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Genome Res. May 2007; 17(5): 649–658.
PMCID: PMC1855173

Efficient target-selected mutagenesis in Caenorhabditis elegans: Toward a knockout for every gene

Abstract

Reverse genetic or gene-driven knockout approaches have contributed significantly to the success of model organisms for fundamental and biomedical research. Although various technologies are available for C. elegans, none of them scale very well for genome-wide application. To address this, we implemented a target-selected knockout approach that is based on random chemical mutagenesis and detection of single nucleotide mutations in genes of interest using high-throughput resequencing. A clonal library of 6144 EMS-mutagenized worms was established and screened, resulting in the identification of 1044 induced mutations in 109 Mbp, which translates into an average spacing between exonic mutations in the library of only 17 bp. We covered 25% of the open reading frames of 32 genes and identified one or more inactivating mutations (nonsense or splice site) in 84% of them. Extrapolation of our results indicates that nonsense mutations for >90% of all C. elegans genes are present in the library. To identify all of these mutations, one only needs to inspect those positions that—given the known specificity of the mutagen—can result in the introduction of a stop codon. We define these positions as nonsense introducing mutations (NIMs). The genome-wide collection of possible NIMs can be calculated for any organism with a sequenced genome and reduces the screening complexity by 200- to 2000-fold, depending on the organism and mutagen. For EMS-mutagenized C. elegans, there are only ~500,000 NIMs. We show that a NIM genotyping approach employing high-density microarrays can, in principle, be used for the genome-wide identification of C. elegans knockouts.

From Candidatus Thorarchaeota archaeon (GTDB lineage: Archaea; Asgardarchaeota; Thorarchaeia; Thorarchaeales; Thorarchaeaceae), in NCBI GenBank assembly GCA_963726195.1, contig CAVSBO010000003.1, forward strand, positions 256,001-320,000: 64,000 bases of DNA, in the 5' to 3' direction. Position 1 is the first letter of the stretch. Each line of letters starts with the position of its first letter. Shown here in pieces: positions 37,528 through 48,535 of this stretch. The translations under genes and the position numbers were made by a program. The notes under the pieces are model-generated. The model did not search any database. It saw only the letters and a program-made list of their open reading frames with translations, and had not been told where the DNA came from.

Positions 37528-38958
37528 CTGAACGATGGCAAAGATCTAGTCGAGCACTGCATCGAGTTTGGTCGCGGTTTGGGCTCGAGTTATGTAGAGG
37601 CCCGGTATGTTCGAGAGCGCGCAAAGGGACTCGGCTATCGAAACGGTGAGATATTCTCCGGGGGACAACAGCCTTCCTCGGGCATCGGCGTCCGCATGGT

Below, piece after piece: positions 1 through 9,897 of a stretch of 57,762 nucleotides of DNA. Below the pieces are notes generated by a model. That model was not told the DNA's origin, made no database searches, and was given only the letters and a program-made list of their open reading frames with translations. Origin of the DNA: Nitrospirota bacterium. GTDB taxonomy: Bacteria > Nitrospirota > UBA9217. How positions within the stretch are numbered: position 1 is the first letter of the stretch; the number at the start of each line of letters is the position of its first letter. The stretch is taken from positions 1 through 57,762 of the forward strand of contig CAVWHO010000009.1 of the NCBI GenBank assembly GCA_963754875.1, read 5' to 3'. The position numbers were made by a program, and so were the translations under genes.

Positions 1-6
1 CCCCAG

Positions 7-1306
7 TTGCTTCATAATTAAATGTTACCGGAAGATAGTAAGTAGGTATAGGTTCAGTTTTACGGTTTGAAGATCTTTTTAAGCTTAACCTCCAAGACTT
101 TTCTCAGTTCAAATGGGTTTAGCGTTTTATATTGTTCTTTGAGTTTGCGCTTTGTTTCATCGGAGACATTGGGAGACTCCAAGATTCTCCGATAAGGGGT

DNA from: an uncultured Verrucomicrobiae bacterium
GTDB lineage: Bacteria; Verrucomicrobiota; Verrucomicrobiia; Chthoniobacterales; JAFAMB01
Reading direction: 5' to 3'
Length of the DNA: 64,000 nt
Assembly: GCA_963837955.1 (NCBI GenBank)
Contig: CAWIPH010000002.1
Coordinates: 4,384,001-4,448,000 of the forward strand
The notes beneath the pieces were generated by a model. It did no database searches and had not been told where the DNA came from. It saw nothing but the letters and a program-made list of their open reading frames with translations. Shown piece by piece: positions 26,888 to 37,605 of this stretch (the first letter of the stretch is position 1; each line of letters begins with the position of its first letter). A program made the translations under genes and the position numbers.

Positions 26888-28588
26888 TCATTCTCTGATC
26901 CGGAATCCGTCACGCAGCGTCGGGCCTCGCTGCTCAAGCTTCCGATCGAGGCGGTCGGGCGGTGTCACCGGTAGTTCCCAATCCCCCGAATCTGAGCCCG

The use of Caenorhabditis elegans as a model system has contributed increasingly to biological research over the past decades. Initially, C. elegans was introduced as a model organism allowing phenotype-driven (forward) genetic research (Brenner 1974). At present, this has resulted in the identification and elucidation of many novel components and pathways that were found to be involved in equivalent biological processes in other animal species, including mammals. The success of C. elegans as a model system was boosted by the development of powerful experimental technologies (Wood 1998), including reverse (gene-driven) genetics tools (for review, see Barstead 1999). With the completion and annotation of the whole genome sequence for C. elegans (C. elegans Sequencing Consortium 1998), gene-driven genetics has become very important for assigning function to protein-coding genes, as only ~10% of the almost 20,000 encoded genes have been subject to systematic study. Efficient technology for disrupting gene function is therefore essential.